We held a day-long retreat in August 2012 to kick off the program redesign process. In developing the agenda for the retreat, we decided to begin the day with a review and discussion of student ePortfolios. We anticipated that process would help us base program revisions on patterns of need in student academic performance. We had no idea that the process would challenge our fundamental beliefs about who we are as a program.
An ePortfolio requirement had been in effect for about six months for the MA program and for approximately a year in the MAT. Prior to the retreat the ePortfolio working group leader reviewed all ePortfolios; other faculty were each given a subset of the ePortfolios to review. The guiding prompt for review was open-ended: what do you observe in the ePortfolios?
Reflection: We are not who we think we are
The day before the retreat, a faculty member from the Higher Education Administration concentration expressed concern that she had not been given a representative sample of ePortfolios. Her ePortfolio collection depicted students who were barely out of college and represented very little socioeconomic, racial, and ethnic diversity. This was both surprising and problematic. Northeastern University is an urban school with a long history of commitment to “non-traditional” learners, and the HEA concentration is designed for professionals who have been working in the field of education at least three years. The ePortfolio working group leader assured her that the sample was representative of the student body.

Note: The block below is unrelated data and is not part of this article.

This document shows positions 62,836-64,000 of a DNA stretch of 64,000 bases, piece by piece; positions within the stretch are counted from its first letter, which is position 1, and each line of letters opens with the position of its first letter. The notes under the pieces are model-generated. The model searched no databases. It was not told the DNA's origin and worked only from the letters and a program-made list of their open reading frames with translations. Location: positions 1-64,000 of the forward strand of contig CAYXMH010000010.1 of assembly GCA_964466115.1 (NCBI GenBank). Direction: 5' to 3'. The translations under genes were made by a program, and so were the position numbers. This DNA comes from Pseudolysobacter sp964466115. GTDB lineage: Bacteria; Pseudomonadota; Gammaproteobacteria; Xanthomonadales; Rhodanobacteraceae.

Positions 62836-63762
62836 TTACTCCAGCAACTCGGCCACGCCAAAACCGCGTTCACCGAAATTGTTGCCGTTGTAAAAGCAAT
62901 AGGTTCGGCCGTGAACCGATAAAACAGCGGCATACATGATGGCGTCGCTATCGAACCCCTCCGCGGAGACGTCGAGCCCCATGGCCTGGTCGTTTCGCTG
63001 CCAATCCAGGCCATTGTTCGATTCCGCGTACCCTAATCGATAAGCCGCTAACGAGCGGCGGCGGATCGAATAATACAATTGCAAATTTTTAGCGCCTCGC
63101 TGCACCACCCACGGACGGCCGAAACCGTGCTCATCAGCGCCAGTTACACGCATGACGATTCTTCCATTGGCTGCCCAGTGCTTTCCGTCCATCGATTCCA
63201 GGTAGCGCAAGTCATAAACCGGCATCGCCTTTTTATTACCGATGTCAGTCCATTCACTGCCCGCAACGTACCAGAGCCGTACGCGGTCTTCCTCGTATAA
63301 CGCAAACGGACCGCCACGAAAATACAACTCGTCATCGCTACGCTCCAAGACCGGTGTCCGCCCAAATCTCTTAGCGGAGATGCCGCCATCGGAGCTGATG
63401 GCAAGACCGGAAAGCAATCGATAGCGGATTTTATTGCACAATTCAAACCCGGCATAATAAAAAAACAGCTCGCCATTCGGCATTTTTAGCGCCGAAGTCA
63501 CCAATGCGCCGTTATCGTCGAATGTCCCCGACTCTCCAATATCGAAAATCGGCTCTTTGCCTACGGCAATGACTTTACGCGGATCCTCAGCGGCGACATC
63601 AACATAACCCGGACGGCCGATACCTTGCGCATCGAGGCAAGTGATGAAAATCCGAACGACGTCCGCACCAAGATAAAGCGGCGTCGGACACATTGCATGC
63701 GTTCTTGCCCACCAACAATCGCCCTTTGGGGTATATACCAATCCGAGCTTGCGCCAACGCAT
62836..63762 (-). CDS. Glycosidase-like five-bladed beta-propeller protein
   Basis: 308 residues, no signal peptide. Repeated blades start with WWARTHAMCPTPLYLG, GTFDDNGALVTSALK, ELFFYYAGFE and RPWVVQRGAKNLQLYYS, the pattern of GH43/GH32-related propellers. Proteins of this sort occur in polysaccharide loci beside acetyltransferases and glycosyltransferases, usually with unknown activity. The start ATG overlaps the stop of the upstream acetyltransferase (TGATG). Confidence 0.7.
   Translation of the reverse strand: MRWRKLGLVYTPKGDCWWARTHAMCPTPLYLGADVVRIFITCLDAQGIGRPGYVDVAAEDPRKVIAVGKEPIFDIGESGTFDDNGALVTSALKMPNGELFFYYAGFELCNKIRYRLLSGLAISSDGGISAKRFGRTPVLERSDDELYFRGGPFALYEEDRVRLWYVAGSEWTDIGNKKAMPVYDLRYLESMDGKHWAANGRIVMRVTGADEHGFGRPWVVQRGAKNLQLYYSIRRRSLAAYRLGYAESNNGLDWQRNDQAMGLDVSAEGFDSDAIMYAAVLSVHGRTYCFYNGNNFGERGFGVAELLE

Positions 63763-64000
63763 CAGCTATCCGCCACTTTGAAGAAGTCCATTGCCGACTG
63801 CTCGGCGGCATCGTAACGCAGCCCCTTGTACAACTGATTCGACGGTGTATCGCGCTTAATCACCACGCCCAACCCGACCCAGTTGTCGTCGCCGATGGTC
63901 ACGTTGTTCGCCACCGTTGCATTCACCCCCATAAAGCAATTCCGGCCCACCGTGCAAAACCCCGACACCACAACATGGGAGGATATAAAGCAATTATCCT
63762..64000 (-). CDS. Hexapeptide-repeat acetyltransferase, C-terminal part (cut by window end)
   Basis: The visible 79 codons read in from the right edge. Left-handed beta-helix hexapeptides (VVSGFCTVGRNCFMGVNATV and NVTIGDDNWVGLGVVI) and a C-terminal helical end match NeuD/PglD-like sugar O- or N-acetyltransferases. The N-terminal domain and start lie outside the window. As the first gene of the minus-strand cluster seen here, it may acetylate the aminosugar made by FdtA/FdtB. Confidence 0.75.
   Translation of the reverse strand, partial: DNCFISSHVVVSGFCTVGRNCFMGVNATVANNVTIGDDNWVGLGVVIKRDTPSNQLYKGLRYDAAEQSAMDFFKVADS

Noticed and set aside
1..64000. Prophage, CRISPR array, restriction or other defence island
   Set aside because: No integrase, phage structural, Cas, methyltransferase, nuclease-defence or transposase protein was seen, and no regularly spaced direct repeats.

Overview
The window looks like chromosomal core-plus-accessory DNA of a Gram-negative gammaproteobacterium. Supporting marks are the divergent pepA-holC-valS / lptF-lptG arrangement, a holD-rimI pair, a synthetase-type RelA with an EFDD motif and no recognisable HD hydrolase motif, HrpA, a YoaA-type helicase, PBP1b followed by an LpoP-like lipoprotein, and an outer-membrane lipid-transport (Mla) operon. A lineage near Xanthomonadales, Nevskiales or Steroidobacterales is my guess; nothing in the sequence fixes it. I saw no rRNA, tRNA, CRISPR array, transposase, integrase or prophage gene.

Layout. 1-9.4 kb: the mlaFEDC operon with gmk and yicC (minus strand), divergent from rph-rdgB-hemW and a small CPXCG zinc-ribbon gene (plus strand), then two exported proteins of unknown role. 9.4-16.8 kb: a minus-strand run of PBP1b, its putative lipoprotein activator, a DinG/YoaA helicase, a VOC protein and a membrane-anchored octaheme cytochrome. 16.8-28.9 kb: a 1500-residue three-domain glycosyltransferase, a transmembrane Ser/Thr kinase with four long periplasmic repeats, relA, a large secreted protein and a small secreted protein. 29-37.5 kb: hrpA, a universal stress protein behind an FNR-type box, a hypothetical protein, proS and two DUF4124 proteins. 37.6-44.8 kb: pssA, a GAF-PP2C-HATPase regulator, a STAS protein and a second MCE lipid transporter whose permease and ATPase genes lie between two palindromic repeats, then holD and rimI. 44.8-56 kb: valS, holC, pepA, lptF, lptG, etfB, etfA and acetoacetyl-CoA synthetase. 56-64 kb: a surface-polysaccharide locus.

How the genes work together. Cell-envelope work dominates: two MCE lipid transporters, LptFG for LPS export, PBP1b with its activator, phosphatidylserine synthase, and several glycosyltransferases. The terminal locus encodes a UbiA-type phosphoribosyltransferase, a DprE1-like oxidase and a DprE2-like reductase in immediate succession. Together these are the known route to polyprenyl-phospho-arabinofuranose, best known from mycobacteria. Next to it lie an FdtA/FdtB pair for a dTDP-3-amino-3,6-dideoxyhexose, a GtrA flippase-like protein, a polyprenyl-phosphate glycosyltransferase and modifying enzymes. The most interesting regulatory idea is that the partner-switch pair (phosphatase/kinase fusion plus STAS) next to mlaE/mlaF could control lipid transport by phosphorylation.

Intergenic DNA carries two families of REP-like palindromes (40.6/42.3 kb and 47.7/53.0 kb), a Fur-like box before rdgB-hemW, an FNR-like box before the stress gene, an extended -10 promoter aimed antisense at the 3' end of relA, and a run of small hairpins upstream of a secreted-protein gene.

Faculty members voiced additional concerns during the retreat, observations that could not be gleaned from the demographic data typically gathered about students. When writing about goals in their ePortfolios, many students voiced a desire to “break into the business” of higher education, describing a pathway up the ladder of success that revealed serious misunderstandings about the institution of higher education. One faculty member observed that the ePortfolios were “way too personal,” not reflecting a professional sense of self or indicating substantive reflection on how they were developing as professionals in the program. Some faculty attributed this to “Facebook Culture,” but others argued that the program should prepare students to represent themselves as professionals, speaking to their strengths and ambitious — but realistic — aspirations for the future.
Did we need to reconsider program admittance and/or realign the curriculum to the needs of pre-professional students? Were we missing the mark in achieving integrated program learning outcomes? Was there a problem with the ePortfolio requirement implementation? The consensus was that it was a combination of all three, and this informed subsequent reformulation of the program.